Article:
When the engagement between the trailing end of draft link 28 and the stub 42 is completed, pressurized fluid flowing from the pump via conduits 20, 31a and 310 is still acting on piston 22 and consequently the draft link 28 is locked in its coupled position with respect to stub 42.
During the coupling operation of draft link 28, draft link 27 was not affected by the flow of pressurized fluid within the conduit system due to the setting of valve 2 as shown in FIG. 5. Consequently, guide shell 43 is still out of alignment with respect to stub 41 and will generally be in a position outside of stub 41 spaced apart therefrom. Therefore, the operator now maneuvers the tractor and/or raises draft link 27 in order to substantially align guide shell 43 with respect to stub 41. As soon as this is achieved, the operator turns knob 17 so as to bring valve 2 from the position shown in FIG. 5 into the position shown in FIG. 4. This is accomplished by turning knob 17 from right via couple to left. Consequently, communication between conduits 33, 20 and 31a, 31c is interrupted so that pressurized hydraulic fluid is captured in conduits 31a, 31c and cylinder 24 so that draft link 28 remains locked with respect to stub 42. Furthermore, the setting of valve 2 into the position shown in FIG. 4 establishes communication between conduits 33, 20 and branch conduit 31b as well as cylinder 23. Since the setting of valve 32 preferably remains unchanged after coupling of the draft link 28 has been completed, turning of knob 17 from right to left as soon as alignment of guide shell 43 with respect to stub 41 is achieved, results in pressurized hydraulic fluid immediately flowing into branch conduit 31b and cylinder 23. The pressurized hydraulic fluid entering cylinder 23 displaces piston 21 against the compressive force of the spring 25. Thus, the draft link 27 swings inwardly and the guide shell 43 receives stub 41 which is, as the swinging motion of draft link 27 continues, finally received by bore 38 of ball joint 36, until the respective parts reach their coupled position.
The operation is terminated by turning knob 17 to secured, shutting off supply conduit 20 from conduit system 31. Valve 32 may either be left in the position shown in FIG. 1 or is preferably turned clockwise from that position into a position wherein conduits 33 and 34 communicate while supply conduit 20 is shut off.
It is to be well understood that the proceedinglydescribed coupling operation may also be carried out when first the draft link 27 is coupled to the implement 19. In this case, however, knob 17 is first turned to left establishing communication between cylinder 23 and supply conduit 20 via branch conduit 31b, while at the same time conduit 31a and consequently conduit 31c and cylinder 24 are shut off from supply conduit 20. The respective positions of valves 2 and 3 are shown in FIG. 4. After having selected the aforestated position of valve 2, the operator sets valve 32 into the position shown in FIG. 1 in order to start the inwardly directed swinging motion of draft link 27 into its coupling position on stub 41. As soon as coupling of draft link 27 is completed, alignment of draft link 28 with respect to stub 42 is achieved by maneuvering the tractor 35 and/or by lifting draft link 28. Then the operator turns knob 17 from left via couple into right. Since valve 32 still is in the position shown in FIG. 1 establishing communication between conduit 33 and supply conduit 20, the draft link 28 is swung inward towards stub 42 as soon as knob 17 reaches the position right, valve 2 allowing pressurized fluid to flow from supply conduit 20 via conduit 31a, valve 3 and conduit 310 into cylinder 24 to displace piston 21. As soon as the trailing end of draft link 28 is coupled with stub 42, the operation is terminated by turning knob 17 from right to secured shutting off supply conduit 20 from conduit system 31 and thus capturing pressurized fluid within conduit system 31 so as to lock the trailing ends of draft links 27, 28 in their respective coupled positions on stubs 41 and 42.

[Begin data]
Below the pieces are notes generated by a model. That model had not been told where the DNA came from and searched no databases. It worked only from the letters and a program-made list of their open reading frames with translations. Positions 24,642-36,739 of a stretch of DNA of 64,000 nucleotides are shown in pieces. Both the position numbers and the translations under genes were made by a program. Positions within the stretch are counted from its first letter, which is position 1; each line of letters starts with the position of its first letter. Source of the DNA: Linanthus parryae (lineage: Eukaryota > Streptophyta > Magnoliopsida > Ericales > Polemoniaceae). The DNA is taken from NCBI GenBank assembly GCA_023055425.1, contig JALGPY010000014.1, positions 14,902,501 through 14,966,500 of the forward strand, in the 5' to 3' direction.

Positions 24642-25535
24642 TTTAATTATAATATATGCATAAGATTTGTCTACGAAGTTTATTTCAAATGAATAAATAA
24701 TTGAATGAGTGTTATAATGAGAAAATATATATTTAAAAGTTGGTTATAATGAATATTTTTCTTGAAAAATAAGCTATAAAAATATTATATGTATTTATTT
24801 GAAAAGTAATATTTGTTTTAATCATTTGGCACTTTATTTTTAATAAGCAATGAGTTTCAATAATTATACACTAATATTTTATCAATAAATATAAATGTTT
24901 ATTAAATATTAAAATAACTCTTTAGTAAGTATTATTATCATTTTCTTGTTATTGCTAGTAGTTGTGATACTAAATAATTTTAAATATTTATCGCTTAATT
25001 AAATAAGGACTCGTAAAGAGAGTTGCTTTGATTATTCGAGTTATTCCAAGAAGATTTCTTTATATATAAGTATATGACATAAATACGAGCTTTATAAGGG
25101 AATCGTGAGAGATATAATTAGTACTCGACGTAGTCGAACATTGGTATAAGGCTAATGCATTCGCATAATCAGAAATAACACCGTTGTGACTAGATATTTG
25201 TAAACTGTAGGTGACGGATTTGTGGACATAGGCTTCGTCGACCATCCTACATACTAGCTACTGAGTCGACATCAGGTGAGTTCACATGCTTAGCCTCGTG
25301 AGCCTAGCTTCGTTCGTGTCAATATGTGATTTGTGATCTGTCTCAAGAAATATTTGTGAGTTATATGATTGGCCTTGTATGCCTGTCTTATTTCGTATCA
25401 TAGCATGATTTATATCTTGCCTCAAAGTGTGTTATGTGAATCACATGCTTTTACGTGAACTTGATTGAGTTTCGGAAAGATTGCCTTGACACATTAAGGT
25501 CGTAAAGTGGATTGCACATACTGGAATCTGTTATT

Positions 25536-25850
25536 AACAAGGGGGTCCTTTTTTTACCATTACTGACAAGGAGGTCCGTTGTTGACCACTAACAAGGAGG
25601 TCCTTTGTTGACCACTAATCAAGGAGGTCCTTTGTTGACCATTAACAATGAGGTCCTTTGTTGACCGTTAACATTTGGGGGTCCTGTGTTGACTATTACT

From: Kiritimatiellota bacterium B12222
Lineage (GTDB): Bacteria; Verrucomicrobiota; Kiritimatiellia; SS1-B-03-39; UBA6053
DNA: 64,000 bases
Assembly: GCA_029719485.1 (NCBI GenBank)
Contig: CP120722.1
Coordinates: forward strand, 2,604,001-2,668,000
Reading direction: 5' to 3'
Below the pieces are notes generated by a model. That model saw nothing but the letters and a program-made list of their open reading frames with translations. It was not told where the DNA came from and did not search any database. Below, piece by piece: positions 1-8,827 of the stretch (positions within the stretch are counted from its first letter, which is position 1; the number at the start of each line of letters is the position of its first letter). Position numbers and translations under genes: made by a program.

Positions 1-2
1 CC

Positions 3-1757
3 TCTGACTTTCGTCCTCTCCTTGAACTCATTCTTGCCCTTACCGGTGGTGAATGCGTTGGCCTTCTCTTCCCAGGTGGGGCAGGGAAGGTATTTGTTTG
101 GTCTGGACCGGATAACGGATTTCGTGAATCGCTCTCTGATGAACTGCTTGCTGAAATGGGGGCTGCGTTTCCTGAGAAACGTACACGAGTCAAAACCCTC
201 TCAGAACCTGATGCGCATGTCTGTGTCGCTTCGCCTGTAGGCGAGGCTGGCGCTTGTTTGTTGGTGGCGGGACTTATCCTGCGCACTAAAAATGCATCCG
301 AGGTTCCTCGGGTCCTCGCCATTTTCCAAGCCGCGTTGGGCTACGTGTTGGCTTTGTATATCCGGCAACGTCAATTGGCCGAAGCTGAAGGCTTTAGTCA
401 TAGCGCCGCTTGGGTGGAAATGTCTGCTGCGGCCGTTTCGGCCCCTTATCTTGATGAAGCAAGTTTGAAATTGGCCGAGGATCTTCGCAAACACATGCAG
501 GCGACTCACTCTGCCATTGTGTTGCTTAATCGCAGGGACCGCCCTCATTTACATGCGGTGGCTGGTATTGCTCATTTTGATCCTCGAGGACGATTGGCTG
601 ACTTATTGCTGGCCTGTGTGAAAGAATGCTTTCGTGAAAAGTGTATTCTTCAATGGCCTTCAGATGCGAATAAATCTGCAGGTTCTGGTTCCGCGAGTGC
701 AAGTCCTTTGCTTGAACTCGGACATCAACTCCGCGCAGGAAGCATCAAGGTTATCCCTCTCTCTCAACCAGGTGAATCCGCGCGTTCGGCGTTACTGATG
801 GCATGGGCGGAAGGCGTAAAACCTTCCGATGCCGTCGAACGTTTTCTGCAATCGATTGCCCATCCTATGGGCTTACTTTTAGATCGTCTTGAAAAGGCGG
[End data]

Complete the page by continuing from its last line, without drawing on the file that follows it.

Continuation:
Uncoupling of draft links 27, 28 is performed as described in section (1), by turning knob 17 from secured back to couple in order to select the respective position of valve 2 so as to establish communication between cylinder 23, branch conduit 31b and supply conduit 20. It is to be noted that the setting of valve 3 was not changed during the two step coupling operation of draft links 27, 28 so that valve 3 is still in the position shown in FIG. 1 establishing communication between cylinder 24 as well as branch conduit 31c and conduit 31a. Since valve 2 has been turned by the operator into the position shown in FIG. 1, communication is also established between cylinder 24, conduits 310, 31a and 20. Now the operator turns valve 32 so as to establish communication between supply conduit 20 and conduit 34 leading to the reservoir (not shown) while conduit 33 is shut off. Con sequently, the pressurized hydraulic fluid contained within the conduit system 31 and within cylinders 23 and 24 is freely drained to the reservoir. Thus, due to the force exerted by the compressed springs 25, 26 draft links 27, 28 return to their uncoupled position wherein they are spaced apart from the respective stubs 41, 42 of the implement 19.